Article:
________________ CM . . . . Volume VIII Number 20 . . . . June 6, 2002

cover For Man Must Work.

Jean-Claude Bürger (Director). Éric Michel (Producer).
Montreal, PQ: National Film Board of Canada, 2000.
52 min., VHS, $39.95.
Order Number: C0100 009.

Subject Headings:
Technological unemployment.

Grades 11 and up / Ages 16 and up.

Review by Frank Loreto.

** /4

This is an apocalyptic film about the nature and future of work. With a clear agenda that things are not getting better in this area, the film begins by looking back at how there used to be far more jobs available to people. True, they were more difficult, but now downsizing seems to be the norm, and a manufacturer who once needed thousands of workers can do more with less and remain profitable. In fact, profit seems to be ensured by a constant reduction of the workforce.

     No country is exempt from this reality. The film begins in Cape Breton where coal mining is waning and the jobs are disappearing daily. The impact of this situation on the mining communities is made clear. Coal mining in Britain has been reduced from 161 mines in 1981 employing 200,000 miners to 20 which presently employ 10,000. Similarly in France, where in 1974, 30,000 steel plants existed, there are now 600. The sky was red with pollution back then, but people had work. That situation is mirrored in the United States where U.S. Steel employed 120,000 workers in 1990 and is now producing more steel with 20,000 workers.

     In addition to downsizing, the film highlights the movement of jobs from industrialized countries to poorer nations, hungry for employment. In El Paso, Texas, the minimum wage is $5.50 per hour compared to Juarez, Mexico, directly across the border, where it is $3.20 per day. No surprise that Custom Trimms, a Canadian company, closed all eight plants in Canada to move to Mexico. The Mexican workers are prevented from union activity as any increase in wages could make them too expensive to be attractive. The country fears a relocation of the businesses from Mexico to some other nation hungrier for the jobs.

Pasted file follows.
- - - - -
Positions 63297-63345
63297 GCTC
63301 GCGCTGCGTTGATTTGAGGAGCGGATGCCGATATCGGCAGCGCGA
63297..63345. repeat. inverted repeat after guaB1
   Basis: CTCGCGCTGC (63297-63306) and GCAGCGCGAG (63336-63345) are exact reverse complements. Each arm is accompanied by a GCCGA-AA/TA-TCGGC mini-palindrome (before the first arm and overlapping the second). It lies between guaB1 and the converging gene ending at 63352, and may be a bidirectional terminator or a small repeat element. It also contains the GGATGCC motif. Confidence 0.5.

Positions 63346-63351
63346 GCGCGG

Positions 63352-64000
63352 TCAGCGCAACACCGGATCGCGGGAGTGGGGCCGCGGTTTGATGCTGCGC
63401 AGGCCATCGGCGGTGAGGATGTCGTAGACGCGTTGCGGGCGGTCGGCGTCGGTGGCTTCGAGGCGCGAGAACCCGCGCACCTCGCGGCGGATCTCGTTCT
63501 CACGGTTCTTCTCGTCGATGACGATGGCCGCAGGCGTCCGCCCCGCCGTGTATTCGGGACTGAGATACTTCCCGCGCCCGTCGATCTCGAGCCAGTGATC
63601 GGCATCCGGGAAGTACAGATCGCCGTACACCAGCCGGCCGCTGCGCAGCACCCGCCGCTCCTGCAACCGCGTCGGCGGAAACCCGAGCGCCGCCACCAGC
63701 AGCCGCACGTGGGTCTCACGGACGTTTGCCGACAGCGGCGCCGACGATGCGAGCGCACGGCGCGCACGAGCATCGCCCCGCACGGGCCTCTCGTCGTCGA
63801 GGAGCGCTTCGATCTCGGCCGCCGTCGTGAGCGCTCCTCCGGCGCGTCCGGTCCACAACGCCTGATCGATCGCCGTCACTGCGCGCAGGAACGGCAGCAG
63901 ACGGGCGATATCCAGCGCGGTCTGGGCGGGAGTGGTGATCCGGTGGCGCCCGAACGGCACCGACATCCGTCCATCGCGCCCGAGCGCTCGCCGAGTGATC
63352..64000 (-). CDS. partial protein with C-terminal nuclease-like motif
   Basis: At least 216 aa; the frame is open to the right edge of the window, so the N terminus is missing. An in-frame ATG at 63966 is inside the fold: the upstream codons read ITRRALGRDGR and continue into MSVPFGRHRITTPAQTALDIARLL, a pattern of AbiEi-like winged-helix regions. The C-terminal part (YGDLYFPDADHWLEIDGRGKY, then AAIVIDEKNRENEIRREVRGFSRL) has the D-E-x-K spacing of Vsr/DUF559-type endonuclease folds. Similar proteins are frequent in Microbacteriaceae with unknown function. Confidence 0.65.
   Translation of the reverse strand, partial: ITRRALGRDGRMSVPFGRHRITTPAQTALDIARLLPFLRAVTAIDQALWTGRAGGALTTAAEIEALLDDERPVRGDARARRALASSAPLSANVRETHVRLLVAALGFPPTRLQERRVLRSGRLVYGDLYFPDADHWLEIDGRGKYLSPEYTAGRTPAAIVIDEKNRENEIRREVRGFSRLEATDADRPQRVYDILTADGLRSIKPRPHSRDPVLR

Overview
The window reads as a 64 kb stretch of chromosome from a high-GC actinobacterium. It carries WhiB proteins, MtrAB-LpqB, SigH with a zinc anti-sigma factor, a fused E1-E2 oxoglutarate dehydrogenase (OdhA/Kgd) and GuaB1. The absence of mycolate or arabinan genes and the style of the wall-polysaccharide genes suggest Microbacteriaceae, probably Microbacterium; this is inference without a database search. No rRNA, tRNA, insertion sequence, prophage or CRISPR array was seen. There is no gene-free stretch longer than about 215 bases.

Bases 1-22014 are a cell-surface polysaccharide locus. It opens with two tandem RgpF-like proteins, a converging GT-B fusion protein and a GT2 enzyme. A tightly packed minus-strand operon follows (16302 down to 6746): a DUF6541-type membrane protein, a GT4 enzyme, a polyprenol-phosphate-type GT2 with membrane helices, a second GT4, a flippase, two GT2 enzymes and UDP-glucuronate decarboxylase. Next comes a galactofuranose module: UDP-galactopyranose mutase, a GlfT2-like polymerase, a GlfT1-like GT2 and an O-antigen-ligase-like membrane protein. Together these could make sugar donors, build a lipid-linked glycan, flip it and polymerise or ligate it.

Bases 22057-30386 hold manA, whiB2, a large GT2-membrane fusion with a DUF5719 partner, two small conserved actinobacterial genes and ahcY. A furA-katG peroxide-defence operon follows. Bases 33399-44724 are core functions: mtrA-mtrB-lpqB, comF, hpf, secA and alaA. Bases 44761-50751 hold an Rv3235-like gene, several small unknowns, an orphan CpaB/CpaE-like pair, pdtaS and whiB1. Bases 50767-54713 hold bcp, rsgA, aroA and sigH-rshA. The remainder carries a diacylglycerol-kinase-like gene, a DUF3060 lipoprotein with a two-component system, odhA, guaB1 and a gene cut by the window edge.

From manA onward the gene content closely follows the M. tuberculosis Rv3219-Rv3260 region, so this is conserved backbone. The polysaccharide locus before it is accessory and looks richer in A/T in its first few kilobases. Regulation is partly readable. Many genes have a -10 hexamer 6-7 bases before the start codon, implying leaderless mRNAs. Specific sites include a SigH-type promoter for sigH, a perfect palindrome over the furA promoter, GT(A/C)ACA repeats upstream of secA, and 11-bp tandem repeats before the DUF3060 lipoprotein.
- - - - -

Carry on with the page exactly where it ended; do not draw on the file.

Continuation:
For Man Must Work is a disturbing film. There seems to be no hope for the future. Individual rights will no longer apply, as everything becomes a commodity. Workers are not workers, but human resources. The prediction is made that the world's population will become like an ocean of migrant workers surrounding islands of prosperity which will control the movement of business. Shareholder profit and globalization will combine to ensure that the poor become victims of an economic genocide.

     This film is not recommended. While it presents an interesting history of the nature of work, towards the end it gets overly philosophical and offers no solutions. Most of it relies on subtitles and demands much from its viewers. Students will get squirrelly about mid-way through - if they last that long.

Not recommended.

Frank Loreto is a teacher-librarian at St. Thomas Aquinas Secondary School in Brampton, ON.

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ISSN 1201-9364